Happy to announce that the publisher, Cascade Books (a division of Wipf & Stock) has published the Leviticus book! If you want to buy a copy, I hope you'll do it through my website, but you're welcome to do so through theirs too of course. (Buying direct from me = a signed copy, however!) Here it is on the Wipf & Stock website.

It'll be up on amazon, Barnes & Noble, and other online vendors soon.

Just was exploring a blog I found called "Transient and Permanent"

The author has a blog entry on this book that came out in 2012 -- as a practitioner of liberal religion, I'm interested to see what it has to say!

More on the book here.

Just exploring a slideshow curated by David Jacobson in Washington State. It's called "Equal Vows: Same-Sex Ketubot in Washington State." Here it is on Slieshare

A ketubah (plural, ketubot) is a traditional Jewish marriage contract, signed by both partners in the marriage. 

Modern liberal Judaism has evolved to embrace the sanctity of same-sex marriage, and a number of gifted artists who create beautiful ketubot have begun making these moving ketubot available to couples. The one pictured here is by Betsy Teutsch, who also happened to create the ketubah my wife, Melissa, and I have. Check out the story of her involvement in developing a gorgeous same-sex ketubah here.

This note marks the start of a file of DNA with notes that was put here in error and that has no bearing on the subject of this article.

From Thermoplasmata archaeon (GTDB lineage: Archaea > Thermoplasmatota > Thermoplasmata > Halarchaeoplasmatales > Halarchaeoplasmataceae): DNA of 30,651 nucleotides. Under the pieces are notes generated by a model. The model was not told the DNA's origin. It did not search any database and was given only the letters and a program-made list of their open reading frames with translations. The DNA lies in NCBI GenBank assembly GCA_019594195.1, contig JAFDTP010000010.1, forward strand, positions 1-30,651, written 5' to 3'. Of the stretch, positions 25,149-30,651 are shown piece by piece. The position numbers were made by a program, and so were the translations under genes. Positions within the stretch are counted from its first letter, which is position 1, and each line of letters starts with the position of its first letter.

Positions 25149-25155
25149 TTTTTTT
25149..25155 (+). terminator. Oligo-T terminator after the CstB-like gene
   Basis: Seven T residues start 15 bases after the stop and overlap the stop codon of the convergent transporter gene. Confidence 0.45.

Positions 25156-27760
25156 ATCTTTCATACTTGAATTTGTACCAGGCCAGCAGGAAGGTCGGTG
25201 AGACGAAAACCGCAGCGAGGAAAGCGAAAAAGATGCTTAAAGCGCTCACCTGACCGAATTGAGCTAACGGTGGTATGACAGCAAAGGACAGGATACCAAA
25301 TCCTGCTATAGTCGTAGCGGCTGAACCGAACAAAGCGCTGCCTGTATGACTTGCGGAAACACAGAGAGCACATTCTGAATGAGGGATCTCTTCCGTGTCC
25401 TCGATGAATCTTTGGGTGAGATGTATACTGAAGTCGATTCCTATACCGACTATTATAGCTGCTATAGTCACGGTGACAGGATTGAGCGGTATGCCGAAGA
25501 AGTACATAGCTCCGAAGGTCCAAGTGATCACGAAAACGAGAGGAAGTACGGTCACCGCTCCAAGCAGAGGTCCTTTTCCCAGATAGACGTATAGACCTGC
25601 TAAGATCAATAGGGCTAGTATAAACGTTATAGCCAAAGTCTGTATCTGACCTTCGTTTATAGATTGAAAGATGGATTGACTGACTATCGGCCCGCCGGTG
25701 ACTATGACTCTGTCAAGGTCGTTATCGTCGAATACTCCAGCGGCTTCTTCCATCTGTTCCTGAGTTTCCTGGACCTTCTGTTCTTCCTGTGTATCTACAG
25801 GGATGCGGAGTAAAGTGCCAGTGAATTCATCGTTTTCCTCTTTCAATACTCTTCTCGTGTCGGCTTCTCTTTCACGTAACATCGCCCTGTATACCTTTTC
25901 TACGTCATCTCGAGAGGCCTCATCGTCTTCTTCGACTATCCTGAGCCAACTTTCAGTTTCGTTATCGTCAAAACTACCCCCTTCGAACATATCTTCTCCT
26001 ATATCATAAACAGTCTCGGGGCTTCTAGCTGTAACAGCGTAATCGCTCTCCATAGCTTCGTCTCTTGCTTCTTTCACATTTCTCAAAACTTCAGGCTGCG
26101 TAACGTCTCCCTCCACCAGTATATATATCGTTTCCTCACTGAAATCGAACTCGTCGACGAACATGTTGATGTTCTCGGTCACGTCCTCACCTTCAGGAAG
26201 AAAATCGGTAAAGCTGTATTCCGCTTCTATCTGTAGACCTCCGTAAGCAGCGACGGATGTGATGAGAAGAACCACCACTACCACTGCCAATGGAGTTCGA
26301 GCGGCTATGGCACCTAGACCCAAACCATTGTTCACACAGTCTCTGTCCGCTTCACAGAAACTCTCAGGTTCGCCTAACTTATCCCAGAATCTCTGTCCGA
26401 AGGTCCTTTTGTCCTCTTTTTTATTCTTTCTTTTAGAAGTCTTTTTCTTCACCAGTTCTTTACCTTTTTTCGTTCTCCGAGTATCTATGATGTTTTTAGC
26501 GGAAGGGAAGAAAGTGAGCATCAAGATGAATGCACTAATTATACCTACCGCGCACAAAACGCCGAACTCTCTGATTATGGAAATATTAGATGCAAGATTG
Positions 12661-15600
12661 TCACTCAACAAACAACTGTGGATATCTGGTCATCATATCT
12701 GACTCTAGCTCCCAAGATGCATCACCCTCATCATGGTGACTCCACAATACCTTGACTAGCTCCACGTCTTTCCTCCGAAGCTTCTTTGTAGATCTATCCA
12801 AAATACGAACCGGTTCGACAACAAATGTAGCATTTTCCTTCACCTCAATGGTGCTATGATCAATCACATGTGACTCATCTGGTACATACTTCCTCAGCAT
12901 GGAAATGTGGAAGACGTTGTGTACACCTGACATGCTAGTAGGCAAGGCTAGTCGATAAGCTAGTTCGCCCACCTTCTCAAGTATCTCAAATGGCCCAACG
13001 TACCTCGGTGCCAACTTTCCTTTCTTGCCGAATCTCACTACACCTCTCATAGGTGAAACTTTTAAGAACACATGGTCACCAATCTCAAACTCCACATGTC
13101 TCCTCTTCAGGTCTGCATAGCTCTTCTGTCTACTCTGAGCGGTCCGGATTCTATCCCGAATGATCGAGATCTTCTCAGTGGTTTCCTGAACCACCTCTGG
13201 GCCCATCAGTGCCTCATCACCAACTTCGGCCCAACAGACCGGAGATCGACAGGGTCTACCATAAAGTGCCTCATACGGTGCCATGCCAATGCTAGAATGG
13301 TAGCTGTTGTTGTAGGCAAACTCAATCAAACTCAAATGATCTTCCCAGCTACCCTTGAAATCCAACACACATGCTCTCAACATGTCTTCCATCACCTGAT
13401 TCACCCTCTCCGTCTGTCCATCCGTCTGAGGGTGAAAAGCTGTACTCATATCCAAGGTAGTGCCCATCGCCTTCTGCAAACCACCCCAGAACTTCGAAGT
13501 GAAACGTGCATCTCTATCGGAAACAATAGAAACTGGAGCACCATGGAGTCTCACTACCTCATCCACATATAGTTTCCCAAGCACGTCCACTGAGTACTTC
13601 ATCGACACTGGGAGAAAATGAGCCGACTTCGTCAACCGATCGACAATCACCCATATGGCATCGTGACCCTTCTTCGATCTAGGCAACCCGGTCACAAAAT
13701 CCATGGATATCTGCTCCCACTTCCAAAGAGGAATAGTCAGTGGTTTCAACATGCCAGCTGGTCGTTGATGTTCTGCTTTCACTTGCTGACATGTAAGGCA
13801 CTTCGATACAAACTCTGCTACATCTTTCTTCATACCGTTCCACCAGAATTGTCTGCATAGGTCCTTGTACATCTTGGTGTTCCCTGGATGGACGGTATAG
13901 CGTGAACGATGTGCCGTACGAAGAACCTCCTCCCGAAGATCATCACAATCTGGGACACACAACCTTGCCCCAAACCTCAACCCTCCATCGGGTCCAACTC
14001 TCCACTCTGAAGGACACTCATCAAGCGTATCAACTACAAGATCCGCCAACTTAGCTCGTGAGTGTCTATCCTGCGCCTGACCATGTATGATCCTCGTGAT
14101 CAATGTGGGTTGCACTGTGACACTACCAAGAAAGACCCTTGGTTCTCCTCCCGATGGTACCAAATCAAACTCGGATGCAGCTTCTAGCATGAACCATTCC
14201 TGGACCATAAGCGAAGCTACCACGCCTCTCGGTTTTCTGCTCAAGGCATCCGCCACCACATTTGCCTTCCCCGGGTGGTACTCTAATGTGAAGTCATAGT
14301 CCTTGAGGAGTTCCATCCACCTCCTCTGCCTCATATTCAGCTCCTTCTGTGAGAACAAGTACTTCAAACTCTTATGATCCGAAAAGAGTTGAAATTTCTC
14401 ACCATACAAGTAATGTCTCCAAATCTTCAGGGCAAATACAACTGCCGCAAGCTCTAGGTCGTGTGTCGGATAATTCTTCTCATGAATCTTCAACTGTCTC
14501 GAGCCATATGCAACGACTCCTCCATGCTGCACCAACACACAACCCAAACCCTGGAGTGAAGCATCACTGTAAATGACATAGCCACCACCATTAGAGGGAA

Chapter 1 of the book is called "Being Pro-Gay an Hanging in There with Leviticus." 

As a Reconstructionist rabbi, I understand the Hebrew Bible (and all sacred texts of all religions) to be human creations -- imperfect, human attempts to describe and reflect aspects of the Divine and of Truth. So for me, there is no need to do interpretive somersaults to try to make the two anti-gay verses in Leviticus mean something that they don't. Just as I think we are right to disagree with verses in the Torah that instruct parents to have a stubborn and rebellious son stoned to death, and to disagree with verses that state that a man who rapes a woman who is a virgin is obligated to marry her (pending her father's approval), I believe that we are right to reject the teaching that male-to-male intercourse is evil. 

What I try to do with this chapter is explain openly how I stay in relationship with Leviticus despite my deep dismay over its anti-gay verses. I also describe  what I find that's valuable in Leviticus, including in the realm of human sexuality. There's a lot of baby in that bathwater. 

My philosophy is that we do best in our religions when we open ourselves to the insights and truths found in our sacred texts, while also having the conscience and independence of mind to dissent from them when needed.